The way in which individual retirement account (IRA) withdrawals are taxed depends on the type of IRA. With a Roth IRA, there is no tax due at withdrawal on either contributions or earnings, provided you meet certain requirements: the account must have been active for at least five years, and either the funds are used for a qualified home purchase or the account holder is 59½ years of age or older.

Early withdrawals from any type of qualified retirement account come with a 10% penalty, as well as any income taxes due on traditional IRAs and 401(k)s - unless the early withdrawal is for a qualified purpose, such as buying a first home or education expenses.

Key Takeaways

  • Withdrawals from traditional IRAs or 401(k) accounts after age 59 1/2 are subject to income tax based on the tax rate corresponding to the year the withdrawal is taken out.
  • Roth IRA withdrawals made after age 59 1/2 are received income-tax-free.
  • Early withdrawals from any retirement account are subject to a 10% penalty, plus any deferred taxes owed for traditional accounts - unless early withdrawals are taken for a qualified exempt purpose.

What Happens When You Withdraw

With a traditional IRA, any pre-tax contributions and all earnings are taxed at the time of withdrawal. The withdrawals are taxed as regular income (and not capital gains tax), and the tax rate is based on your income in the year of the withdrawal. The idea is that people are subject to a higher marginal income tax rate while they are working and earning more money than when they have stopped working and are living off of retirement income - although this is not always the case.

Although taxes are assessed at the time of withdrawal, there are no additional penalties, provided that the funds are used for a qualified purpose or that the account holder is 59½ years of age or older. With a traditional IRA, qualified purposes for an early fund withdrawal include a qualified home purchase, qualified higher education expenses, qualified major medical expenses and certain long-term unemployment expenses.

Traditional IRA holders (or 401(k) plan participants) age 70 1/2 or over must withdraw minimum amounts called required minimum distributions (RMDs), which are subject to taxation.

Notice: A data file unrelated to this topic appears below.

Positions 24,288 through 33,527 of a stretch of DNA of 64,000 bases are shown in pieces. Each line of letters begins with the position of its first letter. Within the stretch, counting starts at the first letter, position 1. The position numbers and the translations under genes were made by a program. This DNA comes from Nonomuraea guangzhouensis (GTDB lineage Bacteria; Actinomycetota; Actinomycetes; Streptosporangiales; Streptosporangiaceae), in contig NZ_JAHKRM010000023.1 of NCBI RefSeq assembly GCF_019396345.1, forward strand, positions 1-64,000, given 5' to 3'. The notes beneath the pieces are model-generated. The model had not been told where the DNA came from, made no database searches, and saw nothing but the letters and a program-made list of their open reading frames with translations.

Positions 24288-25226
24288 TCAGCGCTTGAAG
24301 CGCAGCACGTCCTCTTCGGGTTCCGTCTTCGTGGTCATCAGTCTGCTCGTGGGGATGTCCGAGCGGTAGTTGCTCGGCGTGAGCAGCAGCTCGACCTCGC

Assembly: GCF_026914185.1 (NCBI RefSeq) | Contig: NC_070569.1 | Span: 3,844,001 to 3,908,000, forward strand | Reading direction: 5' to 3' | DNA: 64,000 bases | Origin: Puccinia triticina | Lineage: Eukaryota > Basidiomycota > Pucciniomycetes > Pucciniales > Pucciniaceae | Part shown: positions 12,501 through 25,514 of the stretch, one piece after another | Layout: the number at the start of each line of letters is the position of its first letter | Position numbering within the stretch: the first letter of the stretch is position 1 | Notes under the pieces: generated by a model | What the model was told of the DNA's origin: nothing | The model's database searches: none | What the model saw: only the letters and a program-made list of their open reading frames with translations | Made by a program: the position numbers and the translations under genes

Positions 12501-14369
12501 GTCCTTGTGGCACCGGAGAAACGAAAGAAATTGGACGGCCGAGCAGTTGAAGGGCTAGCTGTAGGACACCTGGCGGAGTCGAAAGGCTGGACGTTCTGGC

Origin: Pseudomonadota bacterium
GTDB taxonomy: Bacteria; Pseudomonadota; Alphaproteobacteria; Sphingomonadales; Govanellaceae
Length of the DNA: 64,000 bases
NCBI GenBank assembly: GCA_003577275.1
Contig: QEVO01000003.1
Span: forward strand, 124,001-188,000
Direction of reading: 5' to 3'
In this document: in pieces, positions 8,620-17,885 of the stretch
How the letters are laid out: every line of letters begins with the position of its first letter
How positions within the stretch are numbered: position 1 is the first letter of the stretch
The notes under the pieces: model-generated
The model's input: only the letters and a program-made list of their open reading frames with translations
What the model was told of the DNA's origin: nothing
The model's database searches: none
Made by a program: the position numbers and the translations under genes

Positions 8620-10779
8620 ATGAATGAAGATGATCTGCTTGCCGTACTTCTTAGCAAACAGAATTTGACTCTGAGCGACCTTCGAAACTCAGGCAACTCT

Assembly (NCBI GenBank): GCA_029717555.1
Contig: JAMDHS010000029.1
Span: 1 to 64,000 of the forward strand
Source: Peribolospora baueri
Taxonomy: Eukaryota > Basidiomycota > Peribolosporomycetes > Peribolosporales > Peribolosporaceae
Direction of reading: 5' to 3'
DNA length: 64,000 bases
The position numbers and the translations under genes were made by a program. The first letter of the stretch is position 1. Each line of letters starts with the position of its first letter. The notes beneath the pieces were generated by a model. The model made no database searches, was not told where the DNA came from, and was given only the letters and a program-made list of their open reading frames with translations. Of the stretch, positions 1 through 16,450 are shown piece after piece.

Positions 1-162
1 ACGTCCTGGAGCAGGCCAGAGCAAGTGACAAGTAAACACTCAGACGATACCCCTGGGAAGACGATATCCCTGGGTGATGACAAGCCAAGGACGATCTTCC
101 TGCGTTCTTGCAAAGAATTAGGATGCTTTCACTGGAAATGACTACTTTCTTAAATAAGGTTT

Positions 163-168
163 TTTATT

Roth IRA Contributions Are Not Tax Deductible

As withdrawals from Roth IRA accounts are not taxed, Roth IRA contributions are not tax deductible. However, only individuals with a modified adjusted gross income (MAGI) of $135,000 or less are eligible to maximize the annual Roth IRA contribution limit in 2018. The phaseout for singles starts at $120,000. For married filing jointly, the 2018 MAGI limit is $199,000 with a phaseout starting at $189,000. 

The 2019 MAGI limit for Roth IRA contributions is $137,000 for singles with a phaseout starting at $122,000. For those married filing jointly, the MAGI limit is $203,000 with a phaseout starting at $193,000. Any additional contributions would be placed in a traditional IRA. 

Thus, withdrawals made from a Roth IRA during retirement are not subject to income tax since the funds grew tax-exempt using after-tax dollars.

Contribution Limits for Traditional Roth IRAs

The contribution limits for traditional and Roth IRAs is hiked up to $6,000 in 2019 from $5,500 in 2018, according to the IRS. Employees age 50 or older are permitted to make a catch-up contribution of an additional $1,000 for a total of $7,000. Traditional IRA contributions can be tax deductible or partially tax deductible based on MAGI for people who are covered by a 401(k) plan by their employer. In 2019, an individual with a MAGI of up to $74,000 (up from $73,000 in 2018) is eligible for at least partial deductibility, as is a married couple filing jointly with a MAGI of up to $123,000 (up from $121,000 in 2018). There are no income limits on who can contribute to a traditional IRA.